The end of the second Artsakh war, the defeat of the Armenian side, and the subsequent wave of protests in the region became the cause of misinformation and conspiracy theories in November. They mainly came from Azerbaijani-Russian sources.
According to Margarita Simonyan, the Russian proposal has been discussed with the US for a long time, and from now on the flag of Artsakh will be with the Russian tricolors.
Russia Today and Россия сегодня editor-in-chief Margarita Simonyan made a post about Artsakh last month and spoke on TV.
📌 On November 13, Simonyan posted the flag of Artsakh in Russian tricolors on social networks. She insisted that it is being spread across the Armenian domain of social networks in the sense of “Karabakh is Russia.”
The illustration was hardly spread by Armenian users, taking into account its source. Its author is not Armenian, but Azerbaijani Gunduz Aghayev! This image posted by the latter has dozens of shares and more than a thousand likes. The part of the author’s signature in the picture spread by Margarita Simonyan has been removed.
📌 A few days later, during NTV’s “Govorit Moskva” program, in addition to host Roman Babayan’s question, Simonyan asked Pashinyan to comment on the information he had. That is, did he consult with the United States for a long time to accept the Russian proposal for a ceasefire statement?
One day later, Pashinyan spoke about it during the press conference. Simonyan’s question was transmitted by the Armenian service of the Sputnik network headed by him (in the video from 48:50).
Prime Minister Pashinyan denied the information, considering it “nonsense” or “manipulation.” He shared that he had 5 conversations with US representatives over the span of a month. The American proposals and the US ceasefire initiative were discussed.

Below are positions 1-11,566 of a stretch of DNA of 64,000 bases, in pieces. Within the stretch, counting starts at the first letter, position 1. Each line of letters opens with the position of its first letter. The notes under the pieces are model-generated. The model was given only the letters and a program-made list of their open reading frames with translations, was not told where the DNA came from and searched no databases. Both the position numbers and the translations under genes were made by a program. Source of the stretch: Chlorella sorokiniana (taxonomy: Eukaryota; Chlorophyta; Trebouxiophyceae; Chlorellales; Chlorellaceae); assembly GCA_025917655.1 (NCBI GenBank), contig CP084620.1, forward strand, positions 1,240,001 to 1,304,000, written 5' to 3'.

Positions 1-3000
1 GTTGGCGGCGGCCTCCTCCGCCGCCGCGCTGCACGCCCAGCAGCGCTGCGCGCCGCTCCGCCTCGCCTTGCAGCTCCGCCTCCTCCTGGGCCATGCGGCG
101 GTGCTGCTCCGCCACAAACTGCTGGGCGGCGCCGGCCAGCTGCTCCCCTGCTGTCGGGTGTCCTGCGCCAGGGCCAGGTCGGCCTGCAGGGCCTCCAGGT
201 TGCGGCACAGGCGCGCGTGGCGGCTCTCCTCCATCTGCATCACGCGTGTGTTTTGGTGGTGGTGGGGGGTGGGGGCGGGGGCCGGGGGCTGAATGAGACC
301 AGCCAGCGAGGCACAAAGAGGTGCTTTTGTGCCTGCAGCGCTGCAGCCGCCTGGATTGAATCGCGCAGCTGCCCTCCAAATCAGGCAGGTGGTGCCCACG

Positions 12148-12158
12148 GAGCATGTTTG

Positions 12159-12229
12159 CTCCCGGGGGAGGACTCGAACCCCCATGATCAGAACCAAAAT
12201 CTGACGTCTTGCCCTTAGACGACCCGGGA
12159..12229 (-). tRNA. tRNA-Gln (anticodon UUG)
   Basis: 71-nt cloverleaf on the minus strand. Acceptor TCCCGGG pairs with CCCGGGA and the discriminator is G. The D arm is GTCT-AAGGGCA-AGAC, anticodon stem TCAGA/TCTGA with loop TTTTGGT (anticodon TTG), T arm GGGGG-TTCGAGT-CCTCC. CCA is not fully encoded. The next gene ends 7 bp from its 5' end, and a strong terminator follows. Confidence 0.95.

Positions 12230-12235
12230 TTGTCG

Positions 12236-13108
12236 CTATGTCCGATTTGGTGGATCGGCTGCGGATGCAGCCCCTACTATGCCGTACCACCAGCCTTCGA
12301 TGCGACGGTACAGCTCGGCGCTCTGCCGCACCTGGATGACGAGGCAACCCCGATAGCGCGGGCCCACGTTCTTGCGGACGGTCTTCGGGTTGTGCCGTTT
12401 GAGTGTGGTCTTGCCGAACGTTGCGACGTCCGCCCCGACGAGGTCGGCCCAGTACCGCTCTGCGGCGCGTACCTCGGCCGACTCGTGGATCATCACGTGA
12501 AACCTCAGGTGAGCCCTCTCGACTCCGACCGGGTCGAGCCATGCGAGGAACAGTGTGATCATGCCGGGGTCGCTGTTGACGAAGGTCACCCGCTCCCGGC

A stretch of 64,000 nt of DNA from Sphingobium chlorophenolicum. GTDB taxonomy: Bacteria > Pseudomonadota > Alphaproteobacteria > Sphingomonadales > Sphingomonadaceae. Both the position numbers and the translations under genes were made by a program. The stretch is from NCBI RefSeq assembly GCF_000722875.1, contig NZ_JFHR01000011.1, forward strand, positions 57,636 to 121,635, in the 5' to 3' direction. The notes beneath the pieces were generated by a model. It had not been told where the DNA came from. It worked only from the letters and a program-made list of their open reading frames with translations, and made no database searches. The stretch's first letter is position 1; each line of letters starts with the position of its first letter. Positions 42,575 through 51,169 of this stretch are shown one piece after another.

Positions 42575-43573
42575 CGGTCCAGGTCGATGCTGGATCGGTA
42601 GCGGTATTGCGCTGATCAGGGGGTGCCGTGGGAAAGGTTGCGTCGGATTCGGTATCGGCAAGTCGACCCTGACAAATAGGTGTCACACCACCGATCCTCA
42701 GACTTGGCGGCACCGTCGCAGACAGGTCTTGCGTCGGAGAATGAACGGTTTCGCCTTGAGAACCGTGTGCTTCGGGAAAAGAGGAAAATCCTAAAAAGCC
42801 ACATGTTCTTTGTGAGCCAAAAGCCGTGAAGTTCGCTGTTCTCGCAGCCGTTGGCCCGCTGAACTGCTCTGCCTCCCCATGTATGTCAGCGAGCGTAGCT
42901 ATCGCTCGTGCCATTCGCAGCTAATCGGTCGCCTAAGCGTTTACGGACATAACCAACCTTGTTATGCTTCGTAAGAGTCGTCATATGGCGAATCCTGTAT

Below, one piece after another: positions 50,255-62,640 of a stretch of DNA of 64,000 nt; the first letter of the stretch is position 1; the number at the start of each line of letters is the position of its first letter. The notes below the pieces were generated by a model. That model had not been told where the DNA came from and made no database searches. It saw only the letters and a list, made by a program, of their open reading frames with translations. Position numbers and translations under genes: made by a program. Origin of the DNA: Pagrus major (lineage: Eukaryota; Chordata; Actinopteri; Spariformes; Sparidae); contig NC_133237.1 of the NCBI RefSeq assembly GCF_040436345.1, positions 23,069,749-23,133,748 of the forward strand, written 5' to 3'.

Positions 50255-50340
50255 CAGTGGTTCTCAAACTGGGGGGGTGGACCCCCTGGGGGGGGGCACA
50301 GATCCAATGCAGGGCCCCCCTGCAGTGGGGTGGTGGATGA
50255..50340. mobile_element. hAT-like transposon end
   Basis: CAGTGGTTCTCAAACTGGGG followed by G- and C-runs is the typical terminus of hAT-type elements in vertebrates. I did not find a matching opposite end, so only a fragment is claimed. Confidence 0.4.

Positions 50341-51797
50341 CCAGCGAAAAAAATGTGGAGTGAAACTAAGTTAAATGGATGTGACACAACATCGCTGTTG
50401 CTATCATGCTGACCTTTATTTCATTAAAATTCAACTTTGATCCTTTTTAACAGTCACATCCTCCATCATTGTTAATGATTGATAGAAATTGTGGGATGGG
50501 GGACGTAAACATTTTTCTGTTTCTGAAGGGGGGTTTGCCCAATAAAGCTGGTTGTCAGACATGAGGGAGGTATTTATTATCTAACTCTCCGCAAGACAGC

The captured Syrian mercenary is not a “deep fake”
Azerbaijan denies the involvement of Syrian mercenaries in the second war in Artsakh. Announcements were made on the topic by the presidents of France and Russia, the confessions of the mercenaries were published in the international press, photos and videos appeared on the Internet, which were geolocated in the territory of Azerbaijan.
Azerbaijani Ambassador to the United States Elin Suleymanov called the news of the recruitment of mercenaries Russian propaganda aimed at preparing the ground for Russian participation in hostilities.
However, despite all the efforts, material evidence was added during the war: the captured Syrians. As previous evidence was called “fake news,” so the captive was called “deep fake” in Azerbaijan.
Ednews.net, founded by Azerbaijanis, wrote referring to “Azerbaijani Realities” that the captured Syrian is a “deep fake.” He is not a Syrian, but a member of the “Kurdish Workers’ Party” fighting on the Armenian side.
This news is misinformation with several episodes:
❌ There is no evidence that members of the “Kurdish Workers’ Party” fought on the Armenian side.
❌ The people under question in the picture are obviously not the same people.
❌The young man in the picture is from a local Yezidi community fighting on the Armenian side.
❌ The site used the wrong term. Even if the assertion was true, we could call it fake photo manipulation, but by no means “deep fake.”
Deep Fake is a term: By use of an algorithm, using a person’s pictures/videos to get a video of the same person that is close to the real thing but not real. It is difficult to distinguish and is a big challenge for fact-checkers. You can learn more about Deep Fake here from the New York Times.
Albanianization of Dadivank: Azerbaijani propaganda efforts
While deciding on the preservation of the medieval Dadivank in the Karvachar region, which was handed over to Azerbaijan, the First Deputy Minister of Culture of Azerbaijan tweeted that Khudavang (the same Dadivank) was “one of the best pieces of evidence of the civilization of ancient Caucasian Albania.”
The website ednews.net built upon the topic: it quoted a scientist of the National Academy of Sciences of Azerbaijan as saying that the “Armenianization” of the monastery by Armenians is a forgery.
This topic was touched upon by Thomas de Waal, a senior researcher at Carnegie Europe. He denied the claim that the monastery was Albanian, citing its Armenian style and Armenian-language inscriptions. He reminded that the roots of the thesis of the Albanianization of the Armenian churches in Artsakh go back to the 1960s. Its author is Zia Buniatov, a scientist from Soviet Azerbaijan.